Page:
The courageous Uyghur women ensuring China's genocide is not erased from history
By Ruth Ingram
April 01, 2022
Excruciating details of family separation, gang rape, mass sterilisation and now forced marriage continue to cast a deep shadow over the everyday lives of Uyghur women of China, with the diaspora of traumatised exiles still grieving.
With every season that passes since all contact was severed from their homeland, Uyghur women mourn their children taken to state orphanages to be brought up as Han Chinese, their mothers who are getting older and frailer without the succour of daughters by their sides, and their husbands, unable to travel with them to freedom, now languishing who knows where. Will they ever meet again? A question that plagues them night and day.
"The world must look back in shame at what the Uyghur people have had to endure. The camp survivors have ensured that there is an undeniable record of the Chinese government's atrocities"
Human rights activists and scholars gathered online this year to highlight the persistent pain of a diaspora whose healing is slow to come and to speak about the latest horror visited on women in their homeland of incentivised marriage.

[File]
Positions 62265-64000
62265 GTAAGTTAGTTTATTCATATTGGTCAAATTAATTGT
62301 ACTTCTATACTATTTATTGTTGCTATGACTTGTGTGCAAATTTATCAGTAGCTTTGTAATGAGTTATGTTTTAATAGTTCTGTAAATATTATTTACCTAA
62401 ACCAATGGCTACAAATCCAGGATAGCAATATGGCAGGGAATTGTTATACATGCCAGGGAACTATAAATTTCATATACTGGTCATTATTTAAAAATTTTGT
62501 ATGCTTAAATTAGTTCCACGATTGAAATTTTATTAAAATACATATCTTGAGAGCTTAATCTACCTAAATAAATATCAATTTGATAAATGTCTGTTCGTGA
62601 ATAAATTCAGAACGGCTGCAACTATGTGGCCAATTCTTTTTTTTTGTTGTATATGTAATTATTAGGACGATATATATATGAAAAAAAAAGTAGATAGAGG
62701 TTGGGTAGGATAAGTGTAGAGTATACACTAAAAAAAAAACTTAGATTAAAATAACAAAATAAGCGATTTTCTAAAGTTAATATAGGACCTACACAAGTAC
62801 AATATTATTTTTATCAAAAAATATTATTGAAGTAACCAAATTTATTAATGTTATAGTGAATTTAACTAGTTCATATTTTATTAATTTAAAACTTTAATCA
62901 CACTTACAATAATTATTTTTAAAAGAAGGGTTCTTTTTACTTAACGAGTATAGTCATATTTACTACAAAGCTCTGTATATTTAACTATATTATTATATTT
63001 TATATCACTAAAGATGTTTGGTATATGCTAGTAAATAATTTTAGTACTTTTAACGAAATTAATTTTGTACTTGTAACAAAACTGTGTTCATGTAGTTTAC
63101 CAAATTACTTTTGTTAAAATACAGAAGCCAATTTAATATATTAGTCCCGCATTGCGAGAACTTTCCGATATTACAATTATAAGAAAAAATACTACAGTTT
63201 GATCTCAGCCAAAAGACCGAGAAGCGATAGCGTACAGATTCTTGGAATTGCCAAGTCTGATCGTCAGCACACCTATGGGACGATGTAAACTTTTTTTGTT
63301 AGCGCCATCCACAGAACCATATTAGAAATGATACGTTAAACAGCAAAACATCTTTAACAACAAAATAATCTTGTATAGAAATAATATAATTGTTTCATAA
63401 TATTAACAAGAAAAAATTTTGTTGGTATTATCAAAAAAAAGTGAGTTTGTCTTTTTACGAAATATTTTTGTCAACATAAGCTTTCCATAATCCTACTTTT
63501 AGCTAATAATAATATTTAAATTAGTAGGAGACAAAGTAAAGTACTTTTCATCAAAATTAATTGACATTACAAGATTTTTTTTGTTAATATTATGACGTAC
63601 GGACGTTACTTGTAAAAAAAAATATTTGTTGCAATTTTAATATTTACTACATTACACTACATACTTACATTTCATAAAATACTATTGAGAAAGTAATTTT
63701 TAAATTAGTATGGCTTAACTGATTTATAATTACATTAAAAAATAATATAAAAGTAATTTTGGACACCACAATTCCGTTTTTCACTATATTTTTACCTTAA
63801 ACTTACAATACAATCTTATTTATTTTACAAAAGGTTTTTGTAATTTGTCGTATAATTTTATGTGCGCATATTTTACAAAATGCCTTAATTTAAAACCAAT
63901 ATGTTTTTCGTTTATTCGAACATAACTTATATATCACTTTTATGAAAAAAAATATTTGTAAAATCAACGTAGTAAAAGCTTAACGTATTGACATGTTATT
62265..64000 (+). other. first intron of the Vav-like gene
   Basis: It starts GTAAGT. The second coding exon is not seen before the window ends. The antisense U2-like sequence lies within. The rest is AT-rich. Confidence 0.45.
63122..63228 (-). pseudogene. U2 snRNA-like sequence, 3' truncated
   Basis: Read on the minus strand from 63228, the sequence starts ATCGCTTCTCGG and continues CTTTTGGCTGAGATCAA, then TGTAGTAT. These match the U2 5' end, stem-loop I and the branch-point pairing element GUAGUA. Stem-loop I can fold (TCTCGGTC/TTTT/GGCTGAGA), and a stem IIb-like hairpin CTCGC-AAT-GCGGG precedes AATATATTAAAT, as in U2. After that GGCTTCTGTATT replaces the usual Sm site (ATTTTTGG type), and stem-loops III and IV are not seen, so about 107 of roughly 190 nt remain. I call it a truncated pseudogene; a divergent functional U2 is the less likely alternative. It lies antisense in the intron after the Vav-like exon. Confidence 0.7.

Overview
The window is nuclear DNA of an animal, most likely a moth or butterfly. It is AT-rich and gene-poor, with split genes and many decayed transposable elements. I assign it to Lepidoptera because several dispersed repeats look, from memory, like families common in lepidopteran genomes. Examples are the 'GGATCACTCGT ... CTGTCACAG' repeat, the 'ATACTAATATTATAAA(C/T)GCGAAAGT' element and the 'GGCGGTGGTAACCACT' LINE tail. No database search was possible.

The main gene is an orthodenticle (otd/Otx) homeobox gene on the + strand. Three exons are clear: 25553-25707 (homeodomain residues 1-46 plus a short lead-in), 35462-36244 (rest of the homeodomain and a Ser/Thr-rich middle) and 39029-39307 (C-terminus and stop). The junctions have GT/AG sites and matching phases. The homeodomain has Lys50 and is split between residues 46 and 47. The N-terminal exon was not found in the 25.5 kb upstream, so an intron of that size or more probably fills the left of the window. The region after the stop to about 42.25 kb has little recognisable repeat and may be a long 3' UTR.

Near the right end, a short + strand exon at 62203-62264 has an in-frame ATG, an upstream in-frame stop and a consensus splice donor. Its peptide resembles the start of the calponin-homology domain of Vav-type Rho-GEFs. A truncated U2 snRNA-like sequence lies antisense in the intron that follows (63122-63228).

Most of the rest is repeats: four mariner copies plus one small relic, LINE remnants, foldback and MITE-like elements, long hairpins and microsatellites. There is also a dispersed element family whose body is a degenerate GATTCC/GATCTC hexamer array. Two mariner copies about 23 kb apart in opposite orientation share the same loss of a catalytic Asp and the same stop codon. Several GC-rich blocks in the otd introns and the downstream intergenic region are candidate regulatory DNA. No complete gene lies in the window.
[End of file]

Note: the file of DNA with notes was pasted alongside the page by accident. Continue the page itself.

As early as 2014 inter-ethnic marriage was beginning to be pushed and rewarded in the "troublesome" regions of Tibet and Xinjiang in a pilot project offering incentives of 10,000 yuan ($1,577) to consenting couples every year for five years.
The plan was to encourage "mingling" of the races, stability and "Hanification". After negative Western press coverage, the idea was suspended with the state mouthpiece Global Times citing "wide external slander."
But the crusade has continued nevertheless beneath the radar of global media, explained US researcher Andrea Worden at a webinar organised by the Uyghur Human Rights Project to flag up the phenomenon that is gaining momentum again in Xinjiang.
In setting the scene for the accelerated campaign of inter-racial marriage since 2016, she described the climate of terror against which it is flourishing, and from which there is no escape.
The "open prison" that is now Xinjiang and the continued extrajudicial detention of more than 1.5 million Turkic people ensures that all major life decisions are made against the backdrop of "the camps".
The threat of incarceration for disobedience or insubordination, or worse still, a return to the black holes of abuse, torture and humiliation from which they barely escaped with their lives and their sanity the first time, is ever-present.
Beijing has the bit between its teeth in its push to water down the ethnic mix of Xinjiang, citing the urgent need to eliminate extremism and separatism and resolutely combat the "war on terror" within its borders.